Last night I had a chance to be the peanut butter and jelly in an impressive online video sandwich. I was spread between Michael Eisner on the one side and a panel of online TV heavyweights on the other. I’ll end the metaphor there before it gets out of hand, but it was a power-packed event, sponsored by Veoh Networks, where I presented the results of a study commissioned by Veoh and performed by Forrester Consulting about online video viewers.  

    The panel, moderated by Veoh CEO Steve Mitgang, really packed a punch, with Albert Cheng of ABC, arguably the father of online TV viewing, Amanda Richman, SVP of digital at MediaVest, Greg Clayman (you have to follow the link, trust me), EVP of digital distribution at MTV Networks, Tom Morgan, CSO at Move Networks, and Patrick Keane, CMO of CBS Interactive. 

    Pardon the lousy Blackberry photo quality

    Pardon the lousy Blackberry photo quality

    One highlight came early on when the topic of whether online video was cannibalistic of broadcast content or not. This is a question I get a lot, so it was great to hear them all answer with variations on the same theme:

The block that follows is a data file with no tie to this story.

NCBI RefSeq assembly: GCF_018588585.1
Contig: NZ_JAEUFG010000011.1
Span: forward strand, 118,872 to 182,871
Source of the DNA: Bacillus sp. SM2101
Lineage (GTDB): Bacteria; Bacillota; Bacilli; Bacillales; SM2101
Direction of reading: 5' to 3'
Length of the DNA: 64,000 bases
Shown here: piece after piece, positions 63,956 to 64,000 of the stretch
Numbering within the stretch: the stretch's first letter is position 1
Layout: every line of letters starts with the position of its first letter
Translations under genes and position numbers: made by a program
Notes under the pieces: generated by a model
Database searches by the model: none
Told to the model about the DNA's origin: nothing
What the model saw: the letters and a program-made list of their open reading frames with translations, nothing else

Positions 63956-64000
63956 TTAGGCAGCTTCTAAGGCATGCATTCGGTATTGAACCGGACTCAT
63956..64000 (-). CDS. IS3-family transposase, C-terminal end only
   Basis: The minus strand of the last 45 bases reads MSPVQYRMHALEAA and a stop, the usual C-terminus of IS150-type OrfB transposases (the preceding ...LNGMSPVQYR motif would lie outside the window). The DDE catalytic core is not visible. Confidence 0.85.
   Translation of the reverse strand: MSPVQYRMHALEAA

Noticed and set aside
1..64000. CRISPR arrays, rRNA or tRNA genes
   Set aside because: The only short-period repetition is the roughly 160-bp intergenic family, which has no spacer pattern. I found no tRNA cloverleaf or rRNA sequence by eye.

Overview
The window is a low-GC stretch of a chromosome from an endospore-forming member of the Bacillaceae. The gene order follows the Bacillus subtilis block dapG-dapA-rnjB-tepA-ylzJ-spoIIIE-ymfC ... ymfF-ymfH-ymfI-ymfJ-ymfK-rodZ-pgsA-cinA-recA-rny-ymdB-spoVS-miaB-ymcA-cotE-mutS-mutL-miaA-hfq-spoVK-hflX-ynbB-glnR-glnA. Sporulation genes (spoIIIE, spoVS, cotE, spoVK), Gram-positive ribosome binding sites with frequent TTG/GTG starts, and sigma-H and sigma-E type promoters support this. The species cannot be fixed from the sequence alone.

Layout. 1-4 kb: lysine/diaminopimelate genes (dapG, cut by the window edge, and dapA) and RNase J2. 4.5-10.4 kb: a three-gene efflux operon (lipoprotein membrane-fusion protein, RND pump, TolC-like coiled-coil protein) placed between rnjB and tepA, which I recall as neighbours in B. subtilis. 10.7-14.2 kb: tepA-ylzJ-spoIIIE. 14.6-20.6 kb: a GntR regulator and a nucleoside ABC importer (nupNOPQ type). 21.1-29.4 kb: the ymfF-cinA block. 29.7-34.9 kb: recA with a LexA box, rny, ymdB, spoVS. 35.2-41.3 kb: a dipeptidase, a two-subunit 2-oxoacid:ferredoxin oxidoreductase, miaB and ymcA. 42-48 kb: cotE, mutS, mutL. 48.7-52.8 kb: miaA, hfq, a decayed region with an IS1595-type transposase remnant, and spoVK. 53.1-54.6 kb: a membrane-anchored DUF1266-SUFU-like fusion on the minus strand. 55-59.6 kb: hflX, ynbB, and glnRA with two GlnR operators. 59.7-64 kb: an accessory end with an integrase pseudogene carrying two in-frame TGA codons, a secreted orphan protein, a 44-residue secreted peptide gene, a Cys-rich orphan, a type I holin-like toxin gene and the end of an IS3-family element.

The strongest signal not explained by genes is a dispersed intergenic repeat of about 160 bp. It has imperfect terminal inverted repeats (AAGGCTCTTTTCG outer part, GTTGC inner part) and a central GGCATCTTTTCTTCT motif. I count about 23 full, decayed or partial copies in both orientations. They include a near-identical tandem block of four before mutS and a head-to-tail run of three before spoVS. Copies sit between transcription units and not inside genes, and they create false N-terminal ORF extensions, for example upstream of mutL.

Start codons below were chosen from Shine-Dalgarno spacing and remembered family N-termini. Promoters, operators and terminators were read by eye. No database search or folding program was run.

TV viewing has never been higher. That’s what you would expect from it, you have a much bigger distribution pipe that used to be constrained and now it’s not. Viewing should go up. 
    We went live with full episodes of South Park recently. Since then, South Park ratings have never been higher. 
    Two hours before a show airs, we see a spike of people catching up on prior episodes. For two hours after the show, another spike where people who missed the show that night and didn’t DVR it can watch it to keep up. These are the shoulders of a show if you will, and they are increasing the audience.
    I’ll be writing and speaking about this topic for a while to come, because I agree completely…for now. The day will come when habits move away from appointment viewing and everything becomes on-demand, just as Eisner said earlier in the evening.

    Me, speaking at conference in NY, October 7th

    October 1, 2008

    Hopefullly you’ve been invited to come check me out at this event hosted by Veoh Networks. Should be a winner. Michael Eisner (yes, THE Michael Eisner) will keynote, I’ll folllow with some recent results from a survey focused on people who watch more than an hour of online video a week that are pretty amazing.

    Then, an all-star panel from the likes of MTV, CBS, and ABC (including Albert Cheng, arguably the guy who started the whole online TV show thing in the first place) will conclude the event. We’re at the Helen Mills Theatre, should be cozy. See you there.

    (If you don’t have an invite or can’t make it, I’ll blog about it afterward, should be some good tidbits to share).